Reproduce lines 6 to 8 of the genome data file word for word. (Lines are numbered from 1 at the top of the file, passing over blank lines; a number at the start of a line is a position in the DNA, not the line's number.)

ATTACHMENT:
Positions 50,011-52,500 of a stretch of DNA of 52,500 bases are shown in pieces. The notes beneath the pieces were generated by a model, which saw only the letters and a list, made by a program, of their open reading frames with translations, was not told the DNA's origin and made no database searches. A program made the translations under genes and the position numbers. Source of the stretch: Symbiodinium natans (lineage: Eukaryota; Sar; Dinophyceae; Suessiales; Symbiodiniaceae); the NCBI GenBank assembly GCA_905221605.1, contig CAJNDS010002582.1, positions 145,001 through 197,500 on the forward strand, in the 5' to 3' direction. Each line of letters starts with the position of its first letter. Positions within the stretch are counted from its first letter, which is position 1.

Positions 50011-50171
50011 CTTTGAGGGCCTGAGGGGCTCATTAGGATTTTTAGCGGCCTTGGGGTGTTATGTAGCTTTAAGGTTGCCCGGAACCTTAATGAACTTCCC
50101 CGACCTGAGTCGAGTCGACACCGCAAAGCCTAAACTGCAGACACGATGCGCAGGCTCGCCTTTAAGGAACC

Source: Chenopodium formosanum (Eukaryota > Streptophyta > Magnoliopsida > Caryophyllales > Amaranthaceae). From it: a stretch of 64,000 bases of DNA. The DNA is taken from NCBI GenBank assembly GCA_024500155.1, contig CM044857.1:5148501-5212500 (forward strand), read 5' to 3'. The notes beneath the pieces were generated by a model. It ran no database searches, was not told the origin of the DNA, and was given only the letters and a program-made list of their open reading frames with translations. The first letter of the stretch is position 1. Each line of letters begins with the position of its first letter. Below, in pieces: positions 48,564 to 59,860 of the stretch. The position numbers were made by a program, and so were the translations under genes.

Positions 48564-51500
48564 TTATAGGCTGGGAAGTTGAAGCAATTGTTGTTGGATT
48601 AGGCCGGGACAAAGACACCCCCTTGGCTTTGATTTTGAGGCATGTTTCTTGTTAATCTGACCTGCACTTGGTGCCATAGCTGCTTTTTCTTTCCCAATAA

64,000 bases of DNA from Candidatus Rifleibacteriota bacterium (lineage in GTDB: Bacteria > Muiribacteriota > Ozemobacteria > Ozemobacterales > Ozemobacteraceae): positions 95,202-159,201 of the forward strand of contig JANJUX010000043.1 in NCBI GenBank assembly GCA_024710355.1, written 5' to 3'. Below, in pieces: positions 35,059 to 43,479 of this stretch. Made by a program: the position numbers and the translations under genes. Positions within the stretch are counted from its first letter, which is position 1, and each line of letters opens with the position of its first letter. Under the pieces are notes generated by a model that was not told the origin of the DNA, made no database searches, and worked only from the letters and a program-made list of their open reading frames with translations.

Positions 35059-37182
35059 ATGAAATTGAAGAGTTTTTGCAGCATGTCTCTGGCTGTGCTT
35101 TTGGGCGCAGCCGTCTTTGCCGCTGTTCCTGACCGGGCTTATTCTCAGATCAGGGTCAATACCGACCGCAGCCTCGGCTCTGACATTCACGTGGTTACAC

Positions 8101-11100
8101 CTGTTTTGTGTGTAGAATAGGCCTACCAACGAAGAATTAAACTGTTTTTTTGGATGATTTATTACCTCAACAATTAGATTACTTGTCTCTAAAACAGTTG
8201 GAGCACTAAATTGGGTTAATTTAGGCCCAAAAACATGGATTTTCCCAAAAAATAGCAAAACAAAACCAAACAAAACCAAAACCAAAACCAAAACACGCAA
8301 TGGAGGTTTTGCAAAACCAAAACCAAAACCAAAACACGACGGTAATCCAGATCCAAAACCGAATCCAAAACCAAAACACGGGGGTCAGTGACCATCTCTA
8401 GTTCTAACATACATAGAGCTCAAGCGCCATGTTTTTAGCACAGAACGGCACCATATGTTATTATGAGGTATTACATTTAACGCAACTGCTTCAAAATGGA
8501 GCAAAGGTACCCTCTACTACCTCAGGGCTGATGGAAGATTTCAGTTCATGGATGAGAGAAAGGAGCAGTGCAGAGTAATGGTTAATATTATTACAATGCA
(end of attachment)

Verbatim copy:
Positions 48564-51500
48564 TTATAGGCTGGGAAGTTGAAGCAATTGTTGTTGGATT
48601 AGGCCGGGACAAAGACACCCCCTTGGCTTTGATTTTGAGGCATGTTTCTTGTTAATCTGACCTGCACTTGGTGCCATAGCTGCTTTTTCTTTCCCAATAA